- »Australia to Introduce National Self-Exclusion Register
Australia to Introduce National Self-Exclusion Register
The Australian government has been working to take a tougher stance on gambling. The larger picture shows efforts to provide a gambling environment for Aussies that reduces the amount of gambling harm and enables customers to more easily obtain help if harm does exist. From new customer verification processes to the new self-exclusion register, it is all a part of the National Consumer Protection Framework launched by the government in 2018.
Report Recommends Register
Australian Minister for Families and Social Services, Senator Anne Ruston, took the step of releasing the final report on the National Framework study. This was done during the last week of November.
The Australian Institute of Family Studies conducted an independent study. This included an online consumer survey that included more than 5,000 people who place online bets. The study also included a review of online wagering service providers and gambling regulators – interviews with them and examinations of their websites.
Of the survey participants, a majority of 52% were classified as being at risk of or already experiencing gambling related harm.
This number, along with other findings, substantiates the government’s decision to implement the National Framework, which now includes the recommendation of a national self-exclusion registry.
Words from Ruston and Fletcher
Ruston worked with MP Paul Fletcher, Minister for Communications, Cyber Safety and the Arts in announcing a plan based on the study.
Without delay, the Morrison government plans to legislate for an online nationwide self-exclusion registry.
People will be able to ban themselves from all online wagering websites and apps with a single action. It will apply across all state boundaries. They can choose to do so for as short a time as three months or as long as a lifetime.
Anyone on the register will be shielded from advertising and promotions. All Aussie online gambling operators will be prohibited from contacting them for those reasons.
If players have money in their online accounts, the operators will be required to send all monies to the player – when all bets are settled – and then close the accounts.
“As much as possible, government policy should preserve Australians’ ability to enjoy a punt while putting in place sensible and targeted measures to prevent and support gamblers facing significant risks of harm,” said Ruston.
ACMA Regulation and Oversight
The Australian Communications and Media Authority will oversee the National Self-Exclusion Register upon its launch. The governmental body will monitor online betting sites for compliance and offer support to customers who want to or do sign up for self-exclusion.
All costs associated with establishing the registry, launching and maintaining it, and overseeing it will be covered by online gambling operators. It will ensure that they “contribute their fair share and encourage them to provide safe environments for their customers.”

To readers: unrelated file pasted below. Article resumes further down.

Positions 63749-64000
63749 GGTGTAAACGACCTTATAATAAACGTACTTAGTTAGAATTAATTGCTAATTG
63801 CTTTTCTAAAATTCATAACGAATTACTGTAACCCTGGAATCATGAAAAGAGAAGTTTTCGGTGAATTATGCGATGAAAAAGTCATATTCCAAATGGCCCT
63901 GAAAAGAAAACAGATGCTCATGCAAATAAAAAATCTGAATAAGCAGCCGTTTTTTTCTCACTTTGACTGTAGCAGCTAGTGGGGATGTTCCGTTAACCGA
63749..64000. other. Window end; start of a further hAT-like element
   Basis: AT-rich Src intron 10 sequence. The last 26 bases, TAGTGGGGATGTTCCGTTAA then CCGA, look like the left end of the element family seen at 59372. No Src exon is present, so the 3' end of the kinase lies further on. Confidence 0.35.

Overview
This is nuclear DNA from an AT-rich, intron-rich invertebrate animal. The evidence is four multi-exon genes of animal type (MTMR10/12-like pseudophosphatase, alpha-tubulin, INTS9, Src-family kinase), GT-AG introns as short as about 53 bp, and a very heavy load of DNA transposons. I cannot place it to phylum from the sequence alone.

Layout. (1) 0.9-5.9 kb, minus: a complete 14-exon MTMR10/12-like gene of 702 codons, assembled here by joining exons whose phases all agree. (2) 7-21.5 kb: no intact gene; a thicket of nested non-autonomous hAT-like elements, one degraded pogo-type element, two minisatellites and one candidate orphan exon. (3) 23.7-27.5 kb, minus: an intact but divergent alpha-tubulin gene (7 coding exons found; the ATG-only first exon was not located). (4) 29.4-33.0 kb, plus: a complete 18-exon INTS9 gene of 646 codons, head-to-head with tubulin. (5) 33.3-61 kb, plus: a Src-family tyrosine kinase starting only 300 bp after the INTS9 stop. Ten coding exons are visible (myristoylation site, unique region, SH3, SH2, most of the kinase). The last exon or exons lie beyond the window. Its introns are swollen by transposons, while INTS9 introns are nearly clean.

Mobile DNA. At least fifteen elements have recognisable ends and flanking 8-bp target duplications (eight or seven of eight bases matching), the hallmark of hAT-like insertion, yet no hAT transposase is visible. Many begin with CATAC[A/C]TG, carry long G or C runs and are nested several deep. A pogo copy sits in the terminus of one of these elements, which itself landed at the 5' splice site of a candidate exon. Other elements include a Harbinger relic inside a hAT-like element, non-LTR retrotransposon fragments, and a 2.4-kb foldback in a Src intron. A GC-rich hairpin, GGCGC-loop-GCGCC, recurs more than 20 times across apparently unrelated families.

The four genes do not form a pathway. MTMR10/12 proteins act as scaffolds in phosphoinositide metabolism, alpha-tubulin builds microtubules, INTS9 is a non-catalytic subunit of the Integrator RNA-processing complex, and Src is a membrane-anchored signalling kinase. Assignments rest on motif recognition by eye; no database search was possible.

Fletcher noted that the ACMA will provide all of the support and oversight necessary to make the registry an effective tool. “The legislation is an important step to help Australian gamblers minimize their risks.”
What is the National Framework?
Officially, it is the National Consumer Protection Framework.
It all started with the 2015 Review of Illegal Offshore Wagering. This examined how gambling has adapted to the latest technologies, specifically by offering online betting. And it was then determined to be a $1.4 billion-per-year business.
Further, Australians were losing $64 million to $400 million per year on offshore sites. This are mostly ones not regulated by the Australian government.
To address the problem, the government took numerous steps to change policy to adapt to the new environment. One of those steps was the establishment of the National Consumer Protection Framework, which was announced at the end of November 2018.
The overall goal was to hold the gambling industry accountable. It is required to better inform gamblers of their individual wagering activities and offer them tools that are simple and can help control their gambling habits and activities.
Slow but Sure Steps
Three months later, the government announced the first measure from the National Framework to be approved and implemented. It was a customer verification system that expedited the process of verifying customer ages and identities. A time period that was previously 90 days was shortened to a maximum of 14 days.
In early 2019, the verification rules will be evaluated and reviewed. If they determine the transition to 14 days had been successful, they will push for another reduction of time. The ultimate goal is to reduce the verification period to just 72 hours.
The second tool to be implemented from the National Framework is the self-exclusion register.
Ruston is pleased to put the measure before the legislature for what she hopes will be a quick approval. It is expected to be available within the first half of 2020 to everyone in Australia.